News

  • Carlos López-Otín receives the Mexico of Science and Technology Award

    May 10, 2012

    The Mexican President, Felipe Calderón, praises the Professor of the University of Oviedo, distinguished for his research career.

    Carlos López-Otín in the awards ceremony (image taken from the photo gallery of the Presidency of the Republic of Mexico's website)

    The Professor of Biochemistry and Molecular Biology at the University of Oviedo, Carlos López-Otín has just accepted the 2011 Mexico Science and Technology award, which was given by the President of Mexico, Felipe Calderón. López-Otín, distinguished for his researching career, thanked the University of Oviedo, which supported his candidature, and his Mexican colleagues for the support received.

    During the awards ceremony, Felipe Calderón highlighted the researcher's career. "His name, Doctor Carlos López-Otín, is already associated to the most remarkable advances in the world's molecular biology", stressed the head of state. Born in Sabiñánigo (Huesca), López Otín has been, since 1993, lecturer of Biochemistry and Molecular Biology at the University of Oviedo, where he has developed his research career since 1987. Calderón celebrated the researcher's work, which "has shed new light on the treatment of cancer and on the prevention and correction of premature ageing". "You have been widely recognised worldwide for the originality and the value of your research, which sheds light on human challenges and suffering, still overwhelming for any human being", added the Mexican President.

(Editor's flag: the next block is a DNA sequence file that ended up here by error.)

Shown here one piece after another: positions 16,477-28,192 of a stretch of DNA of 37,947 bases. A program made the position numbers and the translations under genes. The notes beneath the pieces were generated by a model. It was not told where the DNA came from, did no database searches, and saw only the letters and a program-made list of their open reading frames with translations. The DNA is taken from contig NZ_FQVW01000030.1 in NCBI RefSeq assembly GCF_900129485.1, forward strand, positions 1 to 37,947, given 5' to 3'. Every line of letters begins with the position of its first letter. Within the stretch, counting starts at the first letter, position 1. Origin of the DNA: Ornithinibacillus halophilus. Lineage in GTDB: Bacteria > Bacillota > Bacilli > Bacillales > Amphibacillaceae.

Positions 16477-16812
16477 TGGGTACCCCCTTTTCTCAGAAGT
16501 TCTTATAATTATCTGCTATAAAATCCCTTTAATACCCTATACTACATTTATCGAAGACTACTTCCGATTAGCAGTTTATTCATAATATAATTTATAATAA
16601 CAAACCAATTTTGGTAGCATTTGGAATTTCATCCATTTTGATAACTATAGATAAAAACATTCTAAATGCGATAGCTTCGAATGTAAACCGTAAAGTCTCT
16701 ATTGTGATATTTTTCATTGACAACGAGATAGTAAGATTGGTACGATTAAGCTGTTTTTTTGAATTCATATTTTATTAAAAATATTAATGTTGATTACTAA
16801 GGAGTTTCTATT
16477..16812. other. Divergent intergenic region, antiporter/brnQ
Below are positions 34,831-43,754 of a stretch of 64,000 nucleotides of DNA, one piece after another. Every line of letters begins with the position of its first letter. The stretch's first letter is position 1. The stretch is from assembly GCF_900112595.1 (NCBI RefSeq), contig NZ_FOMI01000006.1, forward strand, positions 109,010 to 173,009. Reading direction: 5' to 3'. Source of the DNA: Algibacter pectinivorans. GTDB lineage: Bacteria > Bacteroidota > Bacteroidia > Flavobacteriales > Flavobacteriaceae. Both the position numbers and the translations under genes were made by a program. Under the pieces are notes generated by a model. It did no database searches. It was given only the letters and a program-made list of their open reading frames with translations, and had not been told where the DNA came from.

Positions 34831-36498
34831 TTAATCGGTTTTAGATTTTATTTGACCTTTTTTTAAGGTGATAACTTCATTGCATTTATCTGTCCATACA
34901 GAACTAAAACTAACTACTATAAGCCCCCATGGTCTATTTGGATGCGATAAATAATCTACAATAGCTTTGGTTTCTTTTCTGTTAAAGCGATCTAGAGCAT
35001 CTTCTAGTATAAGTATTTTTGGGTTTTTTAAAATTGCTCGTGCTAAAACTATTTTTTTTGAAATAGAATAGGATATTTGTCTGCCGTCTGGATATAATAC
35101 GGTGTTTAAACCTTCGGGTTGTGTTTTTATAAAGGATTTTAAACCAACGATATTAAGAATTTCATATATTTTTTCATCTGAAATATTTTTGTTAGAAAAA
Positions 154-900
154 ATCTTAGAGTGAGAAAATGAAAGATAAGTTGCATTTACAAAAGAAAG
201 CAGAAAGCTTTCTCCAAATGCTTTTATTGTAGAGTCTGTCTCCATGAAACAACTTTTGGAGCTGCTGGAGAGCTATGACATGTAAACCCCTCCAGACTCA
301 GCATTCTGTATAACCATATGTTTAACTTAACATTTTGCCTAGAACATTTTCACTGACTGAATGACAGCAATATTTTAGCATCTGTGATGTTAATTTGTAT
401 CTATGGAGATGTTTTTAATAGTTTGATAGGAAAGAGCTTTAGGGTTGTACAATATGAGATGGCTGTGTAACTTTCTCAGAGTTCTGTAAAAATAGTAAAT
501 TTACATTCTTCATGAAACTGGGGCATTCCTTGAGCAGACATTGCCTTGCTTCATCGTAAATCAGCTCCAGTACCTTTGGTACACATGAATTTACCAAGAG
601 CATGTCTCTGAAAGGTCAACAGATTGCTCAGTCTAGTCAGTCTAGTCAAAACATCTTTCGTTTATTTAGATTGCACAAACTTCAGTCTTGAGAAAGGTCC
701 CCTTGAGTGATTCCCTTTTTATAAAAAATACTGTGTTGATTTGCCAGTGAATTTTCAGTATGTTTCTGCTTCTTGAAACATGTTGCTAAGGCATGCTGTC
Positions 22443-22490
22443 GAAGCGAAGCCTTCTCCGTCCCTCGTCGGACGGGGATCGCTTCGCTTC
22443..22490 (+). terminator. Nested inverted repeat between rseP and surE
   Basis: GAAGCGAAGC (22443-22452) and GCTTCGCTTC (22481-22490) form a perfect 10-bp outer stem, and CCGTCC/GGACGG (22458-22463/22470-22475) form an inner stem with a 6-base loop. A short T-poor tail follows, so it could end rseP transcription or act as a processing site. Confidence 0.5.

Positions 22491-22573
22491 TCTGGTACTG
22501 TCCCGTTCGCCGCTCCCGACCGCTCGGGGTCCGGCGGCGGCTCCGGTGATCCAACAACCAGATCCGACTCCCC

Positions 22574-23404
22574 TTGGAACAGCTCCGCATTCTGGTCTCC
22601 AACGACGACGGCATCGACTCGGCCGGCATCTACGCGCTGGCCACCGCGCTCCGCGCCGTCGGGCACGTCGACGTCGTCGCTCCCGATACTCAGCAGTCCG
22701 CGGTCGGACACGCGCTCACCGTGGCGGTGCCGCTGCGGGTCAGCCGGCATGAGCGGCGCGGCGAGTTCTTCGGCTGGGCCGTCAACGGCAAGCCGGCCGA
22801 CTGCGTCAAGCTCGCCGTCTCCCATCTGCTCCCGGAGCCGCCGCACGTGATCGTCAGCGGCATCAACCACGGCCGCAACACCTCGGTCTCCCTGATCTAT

López- Otín's candidature was chosen by the National Council of Science and Technology of Mexico (Conacyt) among 40 scientists from Central America, South America, The Caribbean, Spain and Portugal. Before Conacyt representatives, rectors and representatives from other institutions such as El Colegio de México (Colmex), Calderón stressed that the struggle against cancer is a great challenge for human beings taking into account the fact that in 2030 it is stimated that 21 million people will be suffering from this illness.

    López-Otín, for his part, reminded some words by the poet Ángel González: "For me to be called Ángel González, for my being to stand out on the floor, it was necessary to have wide space and long time". These lines, pointed out by the Professor, are also valid to him, who received his parents' support when he was living in the Aragonese Pyrenees and after "great masters" as the expert in Molecular Biology Margarita Salas, who was given the same award in 1998. The scientist warned that in the struggle against ageing- related illnesses "there is still a lot to do". However, he specified, paraphrasing the Asturian Nobel Award, Severo Ochoa (1905-1993), that it is necessary to look into the future "with confidence".

    Images:


Search